Chapter 10: Epigraphy

What is the meaning of the latin inscriptions?  

text SIC  SUNT DAMNATI CVNCTI SIMVL ET SCELERATI O PECCATORES TRANSMVTETIS NISI MORES  IVDICIVM DVRVM VOBIS SCITOTE FVTVRVM... Silence (no inscription) FVRES MENDACES FALSI CVPIDIQVE RAPACES SIC STANT GAVDENTES SECVRI NIL METVENTES CASTI PACIFICI MITES PIETATIS AMICI PENIS INIVSTI CRVCIANTVR IN IGNIBVS VSTI   DEMONAS ATQVE TREMVNT PERPETVOQVE GEMVNT SIC DATVR ELECTIS AD CELI GAVDIA VECTIS  GLORIA PAX REQVIES PERPETVVSQUE DIES SIGNATVR LIBER VITE DISCEDITE A ME PATRIS MEI POSSIDETE ( CARITAS (Charity) [H]OMNES PERVERSI SIC SVNT IN TARTARA MERS<I>  <H>OC SIGNVM CRVCIS ERIT IN CELO CUM  <DOMINVS AD IVDICANDVM VENERIT>  LVNA (Moon) CLAVI (nails) LANCEA SOL (Sun) IESVS NAZARENVS REX IVDEORVM al youm ou al hamda (felicity or  Glory) IERONIMVS ivdex REX EXIBVNT ANGELI ET SEPARABVNT SANCTORVM CETVS STAT XPISTO IVDICE LETVS O PECCATORES TRANSMVTETIS NISI MORES IVDICIVM DVRVM VOBIS SCITOTE FVTVRVM CVNEVS
Roll over the inscriptions to read them

Table n° 1 English translation:

English translation


Table n°2 Text as it is written:

Text as it is

 

Table n° 3 Latin normalized text: (1)

Normalized text

The chevrons < > mark added letters which are missed or erased.  The brackets [ ] mean letters that must be withdrawn.

 

TWELVE LEONINE VERSES

All the inscriptions (except Gospel quotes) are written in remarkable leonine verses.  This type of versification is  based on internal rhyme, was  commonly used in Latin verse during Middle Ages. Acordding to the belgian Philologist, François De Coster, these verses are of great virtuosity with a perfect metric.

The 12 leonine verses

Internal rhymes are undescored, feet are separated by a slash (/) , the caesura is marked by a vertical bar (I)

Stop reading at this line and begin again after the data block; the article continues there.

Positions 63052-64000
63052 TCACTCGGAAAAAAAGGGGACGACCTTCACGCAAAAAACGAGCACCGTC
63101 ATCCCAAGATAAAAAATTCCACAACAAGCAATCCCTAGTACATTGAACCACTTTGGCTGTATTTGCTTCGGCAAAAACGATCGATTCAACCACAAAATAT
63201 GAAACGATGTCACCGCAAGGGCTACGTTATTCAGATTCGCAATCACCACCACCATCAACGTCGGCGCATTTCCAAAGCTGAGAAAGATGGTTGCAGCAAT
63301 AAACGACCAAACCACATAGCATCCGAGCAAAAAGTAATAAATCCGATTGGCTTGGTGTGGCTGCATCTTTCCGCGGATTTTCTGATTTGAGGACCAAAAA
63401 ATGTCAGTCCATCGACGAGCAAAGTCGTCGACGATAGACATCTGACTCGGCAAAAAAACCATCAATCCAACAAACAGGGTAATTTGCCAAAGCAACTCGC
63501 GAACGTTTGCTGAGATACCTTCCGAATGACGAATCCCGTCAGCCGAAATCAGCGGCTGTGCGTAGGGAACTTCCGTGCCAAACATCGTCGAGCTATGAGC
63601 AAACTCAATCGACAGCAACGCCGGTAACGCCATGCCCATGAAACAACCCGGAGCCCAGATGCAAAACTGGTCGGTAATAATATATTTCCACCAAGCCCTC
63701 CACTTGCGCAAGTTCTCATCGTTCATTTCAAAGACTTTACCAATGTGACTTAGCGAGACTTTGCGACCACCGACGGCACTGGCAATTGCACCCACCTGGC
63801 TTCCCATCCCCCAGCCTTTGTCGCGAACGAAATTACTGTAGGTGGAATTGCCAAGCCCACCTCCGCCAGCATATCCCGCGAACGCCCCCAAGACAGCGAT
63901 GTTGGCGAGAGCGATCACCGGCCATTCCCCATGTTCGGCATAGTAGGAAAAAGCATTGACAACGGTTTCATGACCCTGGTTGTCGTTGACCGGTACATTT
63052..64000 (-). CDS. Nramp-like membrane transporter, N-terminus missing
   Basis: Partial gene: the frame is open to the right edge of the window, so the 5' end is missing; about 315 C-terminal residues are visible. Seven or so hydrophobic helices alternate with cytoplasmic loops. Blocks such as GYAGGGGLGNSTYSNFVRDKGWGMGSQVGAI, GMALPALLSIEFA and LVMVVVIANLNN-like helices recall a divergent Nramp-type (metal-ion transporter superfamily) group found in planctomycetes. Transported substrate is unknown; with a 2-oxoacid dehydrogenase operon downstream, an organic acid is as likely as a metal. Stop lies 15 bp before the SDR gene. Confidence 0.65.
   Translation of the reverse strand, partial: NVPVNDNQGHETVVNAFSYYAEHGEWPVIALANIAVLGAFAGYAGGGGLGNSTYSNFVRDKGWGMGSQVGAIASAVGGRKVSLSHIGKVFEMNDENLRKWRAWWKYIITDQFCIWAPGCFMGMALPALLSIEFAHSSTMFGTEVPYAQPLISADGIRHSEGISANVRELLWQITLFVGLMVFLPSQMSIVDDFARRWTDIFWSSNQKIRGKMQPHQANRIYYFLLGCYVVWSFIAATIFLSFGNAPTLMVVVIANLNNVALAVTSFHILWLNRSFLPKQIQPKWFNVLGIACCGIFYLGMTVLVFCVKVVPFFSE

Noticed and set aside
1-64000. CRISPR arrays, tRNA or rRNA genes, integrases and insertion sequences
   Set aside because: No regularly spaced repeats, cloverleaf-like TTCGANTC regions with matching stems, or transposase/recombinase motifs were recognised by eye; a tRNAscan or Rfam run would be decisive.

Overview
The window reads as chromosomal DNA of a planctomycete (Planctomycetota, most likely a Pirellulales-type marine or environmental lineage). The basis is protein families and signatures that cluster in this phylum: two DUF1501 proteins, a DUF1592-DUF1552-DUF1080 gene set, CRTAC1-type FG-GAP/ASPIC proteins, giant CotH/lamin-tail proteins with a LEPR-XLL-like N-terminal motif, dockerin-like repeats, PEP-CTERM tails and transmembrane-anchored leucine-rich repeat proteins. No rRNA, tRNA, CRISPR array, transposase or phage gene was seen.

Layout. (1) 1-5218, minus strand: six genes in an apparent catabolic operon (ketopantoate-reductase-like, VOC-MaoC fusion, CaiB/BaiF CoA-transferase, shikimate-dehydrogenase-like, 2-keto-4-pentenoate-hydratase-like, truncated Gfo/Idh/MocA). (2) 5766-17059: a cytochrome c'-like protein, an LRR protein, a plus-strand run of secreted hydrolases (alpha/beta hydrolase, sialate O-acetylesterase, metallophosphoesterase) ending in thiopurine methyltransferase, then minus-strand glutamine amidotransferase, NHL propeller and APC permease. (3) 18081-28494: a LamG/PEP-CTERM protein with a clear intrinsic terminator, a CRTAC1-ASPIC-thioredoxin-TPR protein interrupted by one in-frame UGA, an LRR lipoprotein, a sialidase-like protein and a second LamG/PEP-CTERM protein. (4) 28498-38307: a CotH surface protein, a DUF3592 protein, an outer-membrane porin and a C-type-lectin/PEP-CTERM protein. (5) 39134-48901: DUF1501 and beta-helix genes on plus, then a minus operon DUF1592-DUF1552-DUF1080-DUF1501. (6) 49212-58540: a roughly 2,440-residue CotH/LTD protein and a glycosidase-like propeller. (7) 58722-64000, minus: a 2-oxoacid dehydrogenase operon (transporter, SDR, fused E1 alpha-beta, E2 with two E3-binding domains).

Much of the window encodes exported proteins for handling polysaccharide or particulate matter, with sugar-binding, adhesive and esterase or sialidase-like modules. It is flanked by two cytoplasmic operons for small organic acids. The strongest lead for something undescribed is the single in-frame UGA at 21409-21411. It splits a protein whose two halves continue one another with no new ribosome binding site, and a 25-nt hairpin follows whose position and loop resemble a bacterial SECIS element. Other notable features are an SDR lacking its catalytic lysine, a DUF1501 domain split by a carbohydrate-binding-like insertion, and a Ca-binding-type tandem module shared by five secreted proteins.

The text is graved on limestone bands which separate the three registers. Excepted for thoose told by Christ (Gospel of St. Matthew quote), the words are not the speach of the Characters : there are not exactly bubbles like in comics trips. But, they make sense and light the scenes. They were read out of loud by the performing monks for Pilgrims. Voice, gestures and pictures : this is the birth of liturgical Drama, of religious Theatre, i.e. the medieval Mystery plays.
Monks have got humour. There are several wordplays. : for instance they add or withdraw just one letter to make a pun. For example, the word HOMNES can stand for HOMINES (HOM<I>NES = Men) or OMNES ([H]OMNES = all). So it means as well OMNES HOMINES (all men).   

 

 

SO ALL THE PERVERSES ARE PLUNGED IN THE TARTARUS
[H]OMNES PERVERSI

 

Descover all the secrets of Perse tympanum (in french)

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(1) Special thanks to our friend François De Coster. This Philologist's works are about the latin scansion. He shows that here, at Conques, there is an alternation between hexameters and pentameters. The main point is the rythmic structure of the verses, with series of syllables of different lengths, acording their level of stress. The long syllables (stressed syllables) are noted (Long syllable), short one (unstressed) are noted (Short syllable).
A spondee is a metrical foot consisting of 2 long syllables (Stressed long syllableLong syllable).
A dactyl is a foot with a long syllable followed by two short syllables (Long syllableShort syllableShort syllable
).
A trochee
has a long and a short syllables (Long syllableShort syllable).

At Conques, the verses are mostly hexameters with spondees. For example:

Casti

But Fraçois De Coster notices thant the first and the last verses are ending with a trochee:
Hexametre
Trochee
and
Trochee

At last, he notices two elegiac distics, a couple of verses linked by the meaning, combining a hexameter with a pentameter:

distique

elegy

See: François De Coster, "Pour une relecture des inscriptions du tympan de l'abbatiale de Conques", Etudes aveyronnaises 2010, p. 325-327 (Back)

 

Descover all the secrets of Perse tympanum (in french)

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Last update : 29/06/2019

 

 

 

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